When the good and bad bacteria in our mouth become imbalanced, the bad bacteria form a biofilm (aka plaque), which can cause cavities, and if left untreated over time, can lead to cardiovascular and other inflammatory diseases like diabetes and bacterial pneumonia.
A team of researchers from the University of Illinois has recently devised a practical nanotechnology-based method for detecting and treating the harmful bacteria that cause plaque and lead to tooth decay and other detrimental conditions.
Oral plaque is invisible to the eye so dentists currently visualize it with disclosing agents, which they administer to patients in the form of a dissolvable tablet or brush-on swab. While useful in helping patients see the extent of their plaque, these methods are unable to identify the difference between good and bad bacteria.
“Presently in the clinic, detection of dental plaque is highly subjective and only depends on the dentist’s visual evaluation,” said Bioengineering Associate Professor Dipanjan Pan, head of the research team. “We have demonstrated for the first time that early detection of dental plaque in the clinic is possible using the regular intraoral X-ray machine which can seek out harmful bacteria populations.”
In order to accomplish this, Fatemeh Ostadhossein, a Bioengineering graduate student in Pan’s group, developed a plaque detection probe that works in conjunction with common X-ray technology and which is capable of finding specific harmful bacteria known as Streptococcus mutans (S. mutans) in a complex biofilm network. Additionally, they also demonstrated that by tweaking the chemical composition of the probe, it can be used to target and destroy the S. mutans bacteria.
The probe is comprised of nanoparticles made of hafnium oxide (HfO2), a non-toxic metal that is currently under clinical trial for internal use in humans. In their study, the team demonstrated the efficacy of the probe to identify biochemical markers present at the surface of the bacterial biofilm and simultaneously destroy S. mutans. They conducted their study on Sprague Dawley rats.
In practice, Pan envisions a dentist applying the probe on the patient’s teeth and using the X-ray machine to accurately visualize the extent of the biofilm plaque. If the plaque is deemed severe, then the dentist would follow up with the administering of the therapeutic HfO2 nanoparticles in the form of a dental paste.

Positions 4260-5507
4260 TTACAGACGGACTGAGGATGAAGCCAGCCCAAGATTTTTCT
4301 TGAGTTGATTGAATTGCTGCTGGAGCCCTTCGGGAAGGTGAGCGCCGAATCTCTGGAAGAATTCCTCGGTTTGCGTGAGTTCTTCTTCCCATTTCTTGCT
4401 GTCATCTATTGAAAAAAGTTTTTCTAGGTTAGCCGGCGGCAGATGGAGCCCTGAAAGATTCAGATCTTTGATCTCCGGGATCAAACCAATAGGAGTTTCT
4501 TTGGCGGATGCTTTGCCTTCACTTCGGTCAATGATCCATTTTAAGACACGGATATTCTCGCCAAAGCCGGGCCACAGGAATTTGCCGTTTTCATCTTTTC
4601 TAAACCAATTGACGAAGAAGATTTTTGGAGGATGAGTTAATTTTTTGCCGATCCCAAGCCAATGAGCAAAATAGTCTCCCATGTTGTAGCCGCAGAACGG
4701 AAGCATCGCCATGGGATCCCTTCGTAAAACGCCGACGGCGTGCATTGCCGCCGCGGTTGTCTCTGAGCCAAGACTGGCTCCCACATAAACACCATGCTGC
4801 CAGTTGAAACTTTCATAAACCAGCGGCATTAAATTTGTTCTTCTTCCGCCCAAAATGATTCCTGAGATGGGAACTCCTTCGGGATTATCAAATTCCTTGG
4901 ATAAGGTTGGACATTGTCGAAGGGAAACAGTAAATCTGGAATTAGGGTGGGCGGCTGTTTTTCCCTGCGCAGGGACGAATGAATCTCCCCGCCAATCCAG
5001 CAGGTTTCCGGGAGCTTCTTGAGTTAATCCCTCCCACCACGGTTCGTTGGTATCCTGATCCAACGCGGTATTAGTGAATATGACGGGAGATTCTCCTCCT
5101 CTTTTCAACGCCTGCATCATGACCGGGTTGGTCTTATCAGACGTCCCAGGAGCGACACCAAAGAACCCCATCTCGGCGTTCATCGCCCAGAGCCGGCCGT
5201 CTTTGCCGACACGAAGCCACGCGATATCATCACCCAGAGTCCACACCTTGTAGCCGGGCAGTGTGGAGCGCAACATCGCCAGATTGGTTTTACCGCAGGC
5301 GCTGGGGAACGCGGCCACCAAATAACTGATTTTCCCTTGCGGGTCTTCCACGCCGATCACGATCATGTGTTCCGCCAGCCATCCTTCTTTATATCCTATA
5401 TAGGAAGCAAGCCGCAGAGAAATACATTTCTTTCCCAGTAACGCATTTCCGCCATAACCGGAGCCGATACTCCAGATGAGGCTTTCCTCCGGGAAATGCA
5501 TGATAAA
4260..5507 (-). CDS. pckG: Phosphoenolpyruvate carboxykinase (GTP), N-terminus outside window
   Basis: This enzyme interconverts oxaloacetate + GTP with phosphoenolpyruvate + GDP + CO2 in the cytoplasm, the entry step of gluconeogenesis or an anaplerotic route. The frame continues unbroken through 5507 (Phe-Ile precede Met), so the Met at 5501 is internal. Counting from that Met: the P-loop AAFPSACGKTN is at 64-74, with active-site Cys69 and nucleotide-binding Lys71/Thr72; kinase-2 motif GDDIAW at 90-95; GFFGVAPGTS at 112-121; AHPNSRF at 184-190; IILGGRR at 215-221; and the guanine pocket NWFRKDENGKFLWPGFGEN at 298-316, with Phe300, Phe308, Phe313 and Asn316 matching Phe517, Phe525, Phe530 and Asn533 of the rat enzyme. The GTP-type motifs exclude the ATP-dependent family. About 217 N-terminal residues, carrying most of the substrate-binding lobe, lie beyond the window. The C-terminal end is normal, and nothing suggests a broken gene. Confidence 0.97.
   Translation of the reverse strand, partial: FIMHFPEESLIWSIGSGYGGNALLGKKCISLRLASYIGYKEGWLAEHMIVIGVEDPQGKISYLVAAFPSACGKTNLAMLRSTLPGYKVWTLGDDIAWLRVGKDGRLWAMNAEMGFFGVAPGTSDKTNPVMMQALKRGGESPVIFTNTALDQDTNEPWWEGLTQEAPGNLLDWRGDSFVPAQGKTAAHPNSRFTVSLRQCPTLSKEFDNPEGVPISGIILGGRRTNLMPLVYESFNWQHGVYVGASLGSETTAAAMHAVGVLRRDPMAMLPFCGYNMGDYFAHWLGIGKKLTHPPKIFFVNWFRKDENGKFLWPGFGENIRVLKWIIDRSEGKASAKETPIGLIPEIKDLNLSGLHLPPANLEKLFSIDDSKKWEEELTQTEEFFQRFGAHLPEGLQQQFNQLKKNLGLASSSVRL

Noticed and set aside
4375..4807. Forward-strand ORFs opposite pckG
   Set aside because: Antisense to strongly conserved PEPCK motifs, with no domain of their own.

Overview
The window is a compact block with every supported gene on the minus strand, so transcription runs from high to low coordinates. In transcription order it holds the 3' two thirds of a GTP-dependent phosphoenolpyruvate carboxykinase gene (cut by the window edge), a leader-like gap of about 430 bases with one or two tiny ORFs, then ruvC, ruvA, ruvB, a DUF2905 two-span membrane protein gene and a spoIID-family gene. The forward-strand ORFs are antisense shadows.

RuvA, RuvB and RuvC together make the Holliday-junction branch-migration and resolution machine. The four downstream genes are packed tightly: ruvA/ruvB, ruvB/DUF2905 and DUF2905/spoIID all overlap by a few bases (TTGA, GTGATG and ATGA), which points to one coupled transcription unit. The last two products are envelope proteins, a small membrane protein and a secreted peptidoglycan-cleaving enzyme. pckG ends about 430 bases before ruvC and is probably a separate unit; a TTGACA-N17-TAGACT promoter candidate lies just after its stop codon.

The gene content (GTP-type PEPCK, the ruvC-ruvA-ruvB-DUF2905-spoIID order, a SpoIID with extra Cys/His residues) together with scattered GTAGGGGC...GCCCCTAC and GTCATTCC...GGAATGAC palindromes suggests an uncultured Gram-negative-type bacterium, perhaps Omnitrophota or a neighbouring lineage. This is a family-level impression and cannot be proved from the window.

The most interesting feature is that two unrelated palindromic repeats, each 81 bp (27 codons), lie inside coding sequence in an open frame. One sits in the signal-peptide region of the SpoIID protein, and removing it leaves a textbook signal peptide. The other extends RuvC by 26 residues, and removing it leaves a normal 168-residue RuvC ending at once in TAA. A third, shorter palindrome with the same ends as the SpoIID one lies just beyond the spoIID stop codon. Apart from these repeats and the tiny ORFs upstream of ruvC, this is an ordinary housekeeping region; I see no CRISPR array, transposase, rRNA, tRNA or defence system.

In their study, the team compared the therapeutic ability of their nanoparticles with Chlorhexidine, a chemical currently used by dentists to eradicate biofilm. “Our HfO2nanoparticles are far more efficient at killing the bacteria and reducing the biofilm burden both in cell cultures of bacteria and in [infected] rats,” said Ostadhossein, noting that their new technology is also much safer than conventional treatment.
The nanoparticles’ therapeutic effect is due, said Pan, to their unique surface chemistry, which provides a latch and kill mechanism. “This mechanism sets our work apart from previously pursued nanoparticle-based approaches where the medicinal effect comes from anti-biotics encapsulated in the particles,” said Pan, also a faculty member of the Carle Illinois College of Medicine and the Beckman Institute for Advanced Science and Technology. “This is good because our approach avoids anti-biotic resistance issues and it’s safe and highly scalable, making it well-suited for eventual clinical translation.”
The Latest on: Oral plaque
via Google News
The Latest on: Oral plaque
- Ignoring Your Toothbrush and Floss Can Lead to Gingivitis and Even Worse Gum Issueson October 7, 2020 at 1:43 pm
Let's start from the beginning so you can clearly see how the oral-health dominoes fall. When bacteria in your mouth mixes with the food you're eating, Ziese says it produces an acidic slurry called ...
- Can-Fite Announces Positive Phase III Psoriasis Interim Data Analysison October 6, 2020 at 4:40 am
Can-Fite BioPharma Ltd. (NYSE American: CANF) (TASE:CFBI), a biotechnology company advancing a pipeline of proprietary small molecule drugs that address inflammatory, cancer and liver diseases, today ...
- Protect Your Teeth From Tartar Stains With This Dentist's Hygiene Tipson October 5, 2020 at 4:07 pm
Tartar is a porous "crusty blanket" that forms from plaque between your teeth and gum line and can easily trap stains and cause discoloration.
- Bad Breath and Canker Sores — Here's How Hormones Can Impact Your Oral Healthon October 5, 2020 at 1:47 pm
Due to hormonal fluctuations in a woman's life, they are more susceptible to oral health problems if they are not taking preventative care.
- Shoppers say this £24 water flosser cleans deep between teethon October 5, 2020 at 6:19 am
For those who dislike traditional flossing, water flossing might just be the answer. Enter the Fairywill Water Flosser which Amazon shoppers think is the best bang for your buck.
- What you should eat and avoid to maintain oral health explained by Dr Tanvir Singhon September 30, 2020 at 6:04 am
Our body is a complex machine, and the food we eat has a direct impact on our health. It is essential that you eat the right kind of foods to ...
- BURST Oral Care Launches New Oral Probioticson September 28, 2020 at 6:10 am
BURST Oral Care has released the latest in its line-up of high quality products, Oral Probiotics. As the first oral care company to ...
- Oclean Launches the World’s Smallest Smart Oral Irrigatoron September 25, 2020 at 12:00 am
Small Yet Mighty. Smallest water flosser on the market, which means floss is not the only portable choice to clean your teeth, users can also enjo ...
- Frank A. Scannapiecoon September 24, 2020 at 5:00 pm
Frank A. Scannapieco is a periodontist and microbiologist. He can speak to the media about dental plaque and the connection between oral and overall health, particularly in at-risk populations. His ...
via Bing News